Nothing wrong with Extech products. They have been around for a while
so that should tell you something. I've never owned one personally,
however, most people I know who use them seem to like them. I use my
Fluke 189 for data logging and so far I'm pretty happy with it.
I've been happy with mine (model 380282), have owned it for 3-4 years
now. It's a discontinued model, but has data logging via serial port,
and has been my main meter for home projects.
For the money, this is the best meter one can find today:
Even used, they blow any handheld out of the water expect for MAYBE
the newer high end Flukes and Agilents, etc.
Sure, but you can't hold it in your hand, so that sucks for most
BTW, I've used one, and yes they are good :-D
Unfortunately the 189 has terrible battery life, and I won't even
mention the "user interface". One of Flukes rare "designed by
committee" meters :-(
Yeah...but you can get a battery pack which uses 4 C cells that will
give you up to 450 hrs of continuous logging (depending on your
interval settings). Battery consumption is the price you pay
resolution plus all the features it offers.
The user interface isn't all that bad although there is room for
improvement. But that applies to nearly everything. Remember early
UNIX applications? Hell, the OS itself!! It's truly amazing what X
did for it. I guess it really is a matter of what you are used to
>Explain what you mean "they blow any handheld out of the water"
Show me ANY 6.5 digit handheld.
Hmmmmm... cat got your tongue?
Then there is the accuracy differential between the two.
>When you buy a new handheld, it is factory calibrated. When you buy
>that one used and to ensure it blows handheld out of water in accuracy,
>you'll have to pay to get it calibrated.
Sorry bub, but they don't go out of calibration. When we had ours
"calibrated" each year, the calibration tech told us that it is a mere
verification, and that they NEVER shift.
The only exception would be one that was abused by a user.
>What would it cost for the purchase + calibration ?
$150 for the unit, and $60 to calibrate it... on a bad day.
It's accuracy without the calibration is 99.999% likely to be better
than your 3.5 digit crap with a fresh calibration over and above the
production line calibration.
I can get a little shirt pocket meter from Rat Shack that is as good
as that level of accuracy.
It's about BASIC accuracy. The basic accuracy of this meter is a
couple orders of magnitude better than the basic accuracy of your 3.5
digit item... from any maker.
The point is that it shouldn't have to be a trade off. Fluke went from
a 9V battery in most other models to 4 x AA's in the 189. That's a huge
increase in battery capacity, yet they managed to get far less battery
life in the process. That's just plain poor design.
How often do most people need 6.5 digits???
Again, it is about basic accuracy. That meter does not have to be
used on those ranges, however the calibration of the meter, even in
the weaker (handheld like) ranges will be far more accurate than any
So one could rest assured that the reading one got was correct.
Here's a good data loggin' handheld cheapy that works fairly well...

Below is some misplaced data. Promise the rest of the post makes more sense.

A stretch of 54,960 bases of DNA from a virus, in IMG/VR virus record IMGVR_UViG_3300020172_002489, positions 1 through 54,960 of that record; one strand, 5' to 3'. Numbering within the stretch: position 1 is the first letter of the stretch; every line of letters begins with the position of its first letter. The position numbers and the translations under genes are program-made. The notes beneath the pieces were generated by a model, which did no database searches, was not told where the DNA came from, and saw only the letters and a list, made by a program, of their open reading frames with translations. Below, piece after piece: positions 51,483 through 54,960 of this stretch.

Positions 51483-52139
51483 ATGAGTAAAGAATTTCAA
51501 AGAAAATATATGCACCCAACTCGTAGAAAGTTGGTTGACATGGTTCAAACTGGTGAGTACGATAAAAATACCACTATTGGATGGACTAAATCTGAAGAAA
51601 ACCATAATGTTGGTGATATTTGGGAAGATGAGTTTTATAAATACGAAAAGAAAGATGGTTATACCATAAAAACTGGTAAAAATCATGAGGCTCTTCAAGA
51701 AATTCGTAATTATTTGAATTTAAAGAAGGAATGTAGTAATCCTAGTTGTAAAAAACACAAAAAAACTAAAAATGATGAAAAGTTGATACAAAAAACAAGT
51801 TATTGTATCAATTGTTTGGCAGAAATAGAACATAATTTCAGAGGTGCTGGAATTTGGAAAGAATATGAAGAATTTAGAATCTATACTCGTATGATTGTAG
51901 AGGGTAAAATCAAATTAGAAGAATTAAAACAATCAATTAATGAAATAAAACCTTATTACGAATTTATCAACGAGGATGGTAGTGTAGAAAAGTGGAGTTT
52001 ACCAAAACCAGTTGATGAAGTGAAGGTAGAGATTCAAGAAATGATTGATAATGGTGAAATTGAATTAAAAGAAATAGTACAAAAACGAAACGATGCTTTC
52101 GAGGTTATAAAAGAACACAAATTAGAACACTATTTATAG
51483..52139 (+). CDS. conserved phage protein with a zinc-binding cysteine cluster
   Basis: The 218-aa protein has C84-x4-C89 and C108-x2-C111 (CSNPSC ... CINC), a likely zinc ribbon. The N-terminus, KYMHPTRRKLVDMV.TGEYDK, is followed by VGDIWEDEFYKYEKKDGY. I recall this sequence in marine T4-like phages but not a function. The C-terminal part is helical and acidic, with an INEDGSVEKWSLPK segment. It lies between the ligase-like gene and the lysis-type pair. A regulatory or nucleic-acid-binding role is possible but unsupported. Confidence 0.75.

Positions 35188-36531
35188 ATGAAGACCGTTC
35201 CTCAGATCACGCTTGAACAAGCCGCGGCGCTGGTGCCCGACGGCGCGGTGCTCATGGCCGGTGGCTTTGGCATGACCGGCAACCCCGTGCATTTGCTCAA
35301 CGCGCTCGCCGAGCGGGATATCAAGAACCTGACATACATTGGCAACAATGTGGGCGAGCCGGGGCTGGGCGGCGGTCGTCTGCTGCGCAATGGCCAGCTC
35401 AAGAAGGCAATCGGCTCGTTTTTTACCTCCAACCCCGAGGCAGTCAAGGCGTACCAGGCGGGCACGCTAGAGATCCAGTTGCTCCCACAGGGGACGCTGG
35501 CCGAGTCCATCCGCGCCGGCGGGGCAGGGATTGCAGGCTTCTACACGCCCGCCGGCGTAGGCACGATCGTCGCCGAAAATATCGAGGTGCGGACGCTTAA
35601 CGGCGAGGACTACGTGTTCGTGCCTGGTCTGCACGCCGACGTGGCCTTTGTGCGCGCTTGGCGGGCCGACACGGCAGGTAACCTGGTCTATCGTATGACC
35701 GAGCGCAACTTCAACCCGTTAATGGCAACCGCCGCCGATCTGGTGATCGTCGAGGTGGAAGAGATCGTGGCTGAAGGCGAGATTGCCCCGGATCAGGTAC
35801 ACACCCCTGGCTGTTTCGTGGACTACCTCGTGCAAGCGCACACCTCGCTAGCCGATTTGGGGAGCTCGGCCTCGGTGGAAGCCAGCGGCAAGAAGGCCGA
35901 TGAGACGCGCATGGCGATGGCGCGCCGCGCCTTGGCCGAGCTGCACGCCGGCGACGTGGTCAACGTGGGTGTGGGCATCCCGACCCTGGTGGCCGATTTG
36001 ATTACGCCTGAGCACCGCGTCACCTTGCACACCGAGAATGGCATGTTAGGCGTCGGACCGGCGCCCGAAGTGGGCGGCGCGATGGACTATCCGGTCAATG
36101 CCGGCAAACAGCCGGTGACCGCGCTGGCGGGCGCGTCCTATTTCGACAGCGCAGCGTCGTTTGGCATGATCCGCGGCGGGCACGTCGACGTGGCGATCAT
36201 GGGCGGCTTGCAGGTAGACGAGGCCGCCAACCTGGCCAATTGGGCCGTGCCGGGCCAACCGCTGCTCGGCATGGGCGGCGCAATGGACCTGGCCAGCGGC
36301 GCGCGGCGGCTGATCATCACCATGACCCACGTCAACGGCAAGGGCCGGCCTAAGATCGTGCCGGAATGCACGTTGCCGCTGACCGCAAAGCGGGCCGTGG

Not bad for a would be Fluke competitor.
For most work you simply don't need that sort of accuracy.
0.5% is fine for basic work, and 0.05% in a more expensive 4.5 digit
handheld meter is plenty for almost everything else.
The biggest problem with a big 6.5digit bench meter is that, well, it's
damn bench meter!
Takes up bench space, and it takes up yet another power point.
About as useful as tits on a bull for most work! :->
You must not know how to array test gear very well. There was a time
when this meter WAS the meter to have in the field as well. I can set
up a test hanging from a rock. (with my DC to AC converter and battery
Hmm, the Fluke 70 series has been around since the early 80's, I don't
know why on earth you'd ever want to lug around a mains powered bench
meter! The further you go out in the field the less accuracy you
typically need :-/
Guess you can never be too well prepared hey? :->
> I can set
> up a test hanging from a rock. (with my DC to AC converter and battery
> belt). :-]
I'll have to try that next time I'm out Canyoning, my Fluke 87 has a
nice big hole in the tilt stand just begging for a carabiner to hang
off my harness! Probes could get tangled with my prussik loops though,
that would suck...
Actually, the most useful meter I own is a Wavetek pocket meter:
Fits in your pocket (with the probes), and does most basic work. Great
for going up in the roof and other hard to reach places.
Incidently, I've found that a standard Fluke DMM carry pouch makes an
excellent self contained tool kit with this meter and a whole bunch of
>Hmm, the Fluke 70 series has been around since the early 80's, I don't
>know why on earth you'd ever want to lug around a mains powered bench
>meter! The further you go out in the field the less accuracy you
>typically need :-/
Maybe that is the difference between power distribution, and other
systems which may or may not have lower voltage transducer signals
being passed, or 2.5GHz and 5 GHz transmission gear like at cell nodes
or cable satellite gear.
And we won't even mention military contracts. Where do you think
most of that gear sold on e-bay comes from? How many bases shutting
There are plenty of places today where the field technician wants to
be able to read more than the typical handheld reads, and do so
> Probes could get tangled with my prussik loops though,
>that would suck...
You're a trip. I was talking about free climbing. ;-]
"I am not left handed..." --Inigo Montoya, The Princess Bride
No, really... they aren't a bother. I also like the little shirt
pocket deal that the Rat Shack sells too... Touchy, feely plastic and
> Here's a good data loggin' handheld cheapy that works fairly well...
> Not bad for a would be Fluke competitor.